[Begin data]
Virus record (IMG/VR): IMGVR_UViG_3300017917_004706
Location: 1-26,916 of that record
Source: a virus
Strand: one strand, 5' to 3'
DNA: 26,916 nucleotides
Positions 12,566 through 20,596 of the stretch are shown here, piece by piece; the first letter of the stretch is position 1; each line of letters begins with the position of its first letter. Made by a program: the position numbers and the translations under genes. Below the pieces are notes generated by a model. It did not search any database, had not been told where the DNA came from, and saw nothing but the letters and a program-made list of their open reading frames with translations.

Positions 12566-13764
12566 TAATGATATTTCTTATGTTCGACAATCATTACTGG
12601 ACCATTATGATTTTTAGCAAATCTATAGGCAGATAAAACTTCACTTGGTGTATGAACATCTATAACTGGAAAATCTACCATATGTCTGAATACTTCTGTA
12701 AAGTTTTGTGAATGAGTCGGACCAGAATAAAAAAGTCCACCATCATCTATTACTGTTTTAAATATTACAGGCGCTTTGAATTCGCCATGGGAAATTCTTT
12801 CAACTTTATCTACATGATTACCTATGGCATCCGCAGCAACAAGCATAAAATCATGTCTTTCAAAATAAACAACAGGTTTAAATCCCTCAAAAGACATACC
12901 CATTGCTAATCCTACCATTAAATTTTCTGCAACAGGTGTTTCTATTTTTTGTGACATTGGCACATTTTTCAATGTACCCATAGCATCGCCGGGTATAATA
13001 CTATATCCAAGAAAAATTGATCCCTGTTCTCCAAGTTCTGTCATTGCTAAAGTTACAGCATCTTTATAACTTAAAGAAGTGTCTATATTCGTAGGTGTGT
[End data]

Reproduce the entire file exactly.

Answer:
Virus record (IMG/VR): IMGVR_UViG_3300017917_004706
Location: 1-26,916 of that record
Source: a virus
Strand: one strand, 5' to 3'
DNA: 26,916 nucleotides
Positions 12,566 through 20,596 of the stretch are shown here, piece by piece; the first letter of the stretch is position 1; each line of letters begins with the position of its first letter. Made by a program: the position numbers and the translations under genes. Below the pieces are notes generated by a model. It did not search any database, had not been told where the DNA came from, and saw nothing but the letters and a program-made list of their open reading frames with translations.

Positions 12566-13764
12566 TAATGATATTTCTTATGTTCGACAATCATTACTGG
12601 ACCATTATGATTTTTAGCAAATCTATAGGCAGATAAAACTTCACTTGGTGTATGAACATCTATAACTGGAAAATCTACCATATGTCTGAATACTTCTGTA
12701 AAGTTTTGTGAATGAGTCGGACCAGAATAAAAAAGTCCACCATCATCTATTACTGTTTTAAATATTACAGGCGCTTTGAATTCGCCATGGGAAATTCTTT
12801 CAACTTTATCTACATGATTACCTATGGCATCCGCAGCAACAAGCATAAAATCATGTCTTTCAAAATAAACAACAGGTTTAAATCCCTCAAAAGACATACC
12901 CATTGCTAATCCTACCATTAAATTTTCTGCAACAGGTGTTTCTATTTTTTGTGACATTGGCACATTTTTCAATGTACCCATAGCATCGCCGGGTATAATA
13001 CTATATCCAAGAAAAATTGATCCCTGTTCTCCAAGTTCTGTCATTGCTAAAGTTACAGCATCTTTATAACTTAAAGAAGTGTCTATATTCGTAGGTGTGT